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Four San Diego Chapter Members Will National Awards

SAN FRANCISCO - Sept. 15, 2001 - Four members from the San Diego Chapter were among those receiving national awards from the Sierra Club this year.

Glenn Torbett received the Susan Miller Award, which recognizes outstanding service to chapters. Torbett initially became involved with the chapter as an outings leader, but later moved into administrative roles. As a chapter ExComm member from 1994 to 1997, he helped the chapter make major changes to its bylaws, dramatically improve its financial strength, hire effective staff, increase membership and regain effectiveness in the community. He also served as chair of the chapter newsletter for three years.

Torbett has represented the chapter for seven years at the California-Nevada Regional Conservation Committee meetings, and has held several leadership positions on that committee. He also has held many positions within Sierra Club California.

"Glen has worked diligently on many levels of the club with an amazing diversity of interests and skills," said Chapter Chair Ellen Shively.

Carolyn Chase received a Special Service Award, which recognizes strong and consistent commitment to conservation over an extended period of time. Chase is a former chair of the San Diego Chapter as well as chair of the chapter's political committee. She has been instrumental in securing passage of several smart growth initiatives in the San Diego area as well as several important transportation initiatives. She also has planned San Diego's Earth Day celebration for many years and writes a regular weekly newspaper column about the environment.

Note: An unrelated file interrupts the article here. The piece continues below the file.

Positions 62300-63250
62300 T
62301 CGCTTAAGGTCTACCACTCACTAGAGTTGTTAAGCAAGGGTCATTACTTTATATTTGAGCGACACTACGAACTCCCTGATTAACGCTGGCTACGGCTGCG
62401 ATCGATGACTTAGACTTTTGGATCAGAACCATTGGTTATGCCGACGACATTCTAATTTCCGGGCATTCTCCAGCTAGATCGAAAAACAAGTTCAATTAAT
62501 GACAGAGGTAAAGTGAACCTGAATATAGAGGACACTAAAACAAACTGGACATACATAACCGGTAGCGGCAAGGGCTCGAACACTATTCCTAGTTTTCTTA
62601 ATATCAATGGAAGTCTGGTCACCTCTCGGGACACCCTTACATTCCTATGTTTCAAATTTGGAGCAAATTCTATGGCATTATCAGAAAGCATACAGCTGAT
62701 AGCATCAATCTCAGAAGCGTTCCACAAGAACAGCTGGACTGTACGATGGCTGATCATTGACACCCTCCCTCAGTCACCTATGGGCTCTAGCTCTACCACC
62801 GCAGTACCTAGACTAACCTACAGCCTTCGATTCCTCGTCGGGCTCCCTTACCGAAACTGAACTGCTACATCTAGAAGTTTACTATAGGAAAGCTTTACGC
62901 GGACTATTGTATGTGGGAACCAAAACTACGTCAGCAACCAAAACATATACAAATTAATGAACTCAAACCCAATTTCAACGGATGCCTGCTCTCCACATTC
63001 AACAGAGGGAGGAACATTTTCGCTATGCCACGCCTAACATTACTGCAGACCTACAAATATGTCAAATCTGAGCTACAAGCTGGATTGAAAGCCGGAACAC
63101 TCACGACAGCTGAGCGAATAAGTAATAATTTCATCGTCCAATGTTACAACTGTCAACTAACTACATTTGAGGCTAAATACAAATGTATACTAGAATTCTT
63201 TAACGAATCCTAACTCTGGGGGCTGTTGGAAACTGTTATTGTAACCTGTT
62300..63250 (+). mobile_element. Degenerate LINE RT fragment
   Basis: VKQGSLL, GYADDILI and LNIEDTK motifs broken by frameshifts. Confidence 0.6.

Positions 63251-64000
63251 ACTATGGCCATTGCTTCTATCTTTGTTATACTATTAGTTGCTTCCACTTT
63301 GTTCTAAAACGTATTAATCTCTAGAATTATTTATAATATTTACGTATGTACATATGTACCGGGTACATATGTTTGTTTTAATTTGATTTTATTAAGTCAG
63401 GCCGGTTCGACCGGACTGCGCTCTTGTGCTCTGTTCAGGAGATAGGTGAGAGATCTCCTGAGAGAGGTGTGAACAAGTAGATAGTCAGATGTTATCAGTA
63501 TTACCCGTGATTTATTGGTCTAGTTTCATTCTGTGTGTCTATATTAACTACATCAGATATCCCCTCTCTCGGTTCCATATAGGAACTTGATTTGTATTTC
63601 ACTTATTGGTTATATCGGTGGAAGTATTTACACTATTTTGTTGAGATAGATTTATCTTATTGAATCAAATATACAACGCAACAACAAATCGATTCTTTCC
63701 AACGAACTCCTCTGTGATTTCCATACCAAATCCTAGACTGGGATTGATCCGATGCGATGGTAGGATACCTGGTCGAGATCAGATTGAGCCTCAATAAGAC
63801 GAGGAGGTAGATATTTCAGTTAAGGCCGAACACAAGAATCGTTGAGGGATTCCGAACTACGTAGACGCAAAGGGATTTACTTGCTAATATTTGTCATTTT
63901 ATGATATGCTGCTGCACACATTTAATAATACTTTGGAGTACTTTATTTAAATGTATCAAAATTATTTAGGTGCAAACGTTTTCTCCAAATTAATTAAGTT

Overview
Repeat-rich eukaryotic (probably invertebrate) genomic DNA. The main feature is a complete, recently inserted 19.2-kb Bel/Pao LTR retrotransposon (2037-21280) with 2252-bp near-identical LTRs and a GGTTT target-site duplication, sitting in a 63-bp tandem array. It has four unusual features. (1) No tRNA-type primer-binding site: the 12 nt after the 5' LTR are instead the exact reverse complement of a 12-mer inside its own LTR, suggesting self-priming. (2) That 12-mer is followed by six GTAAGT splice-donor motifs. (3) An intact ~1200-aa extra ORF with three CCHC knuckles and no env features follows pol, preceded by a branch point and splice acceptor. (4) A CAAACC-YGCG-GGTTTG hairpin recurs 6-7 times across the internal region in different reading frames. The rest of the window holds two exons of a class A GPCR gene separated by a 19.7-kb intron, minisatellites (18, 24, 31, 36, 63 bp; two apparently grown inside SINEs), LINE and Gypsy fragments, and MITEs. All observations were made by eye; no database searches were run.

"There is no doubt that Carolyn is one of the most proactive, clear thinking, articulate forces for environmental protection in the history of conservation activism in San Diego County," Shively said.

Edie and Jim Harmon also received a Special Service Award for their many years of environmental work in California. Most recently, the Harmons were responsible for getting the Bureau of Land Management - for the first time in its history - to turn down a proposal for a mine on BLM lands. In another recent case they found that the BLM has grossly under-appraised some land that had been sold for a mega-landfill. The Harmons also have been involved in several endangered species lawsuits and other lawsuits related to the California Desert.

"While much work remains to be done, Edie and Jim Harmon have made a difference - a big difference," Shively said.

Edie Harmon has already won the San Diego Chapter's highest award, the Silver Cup Award.

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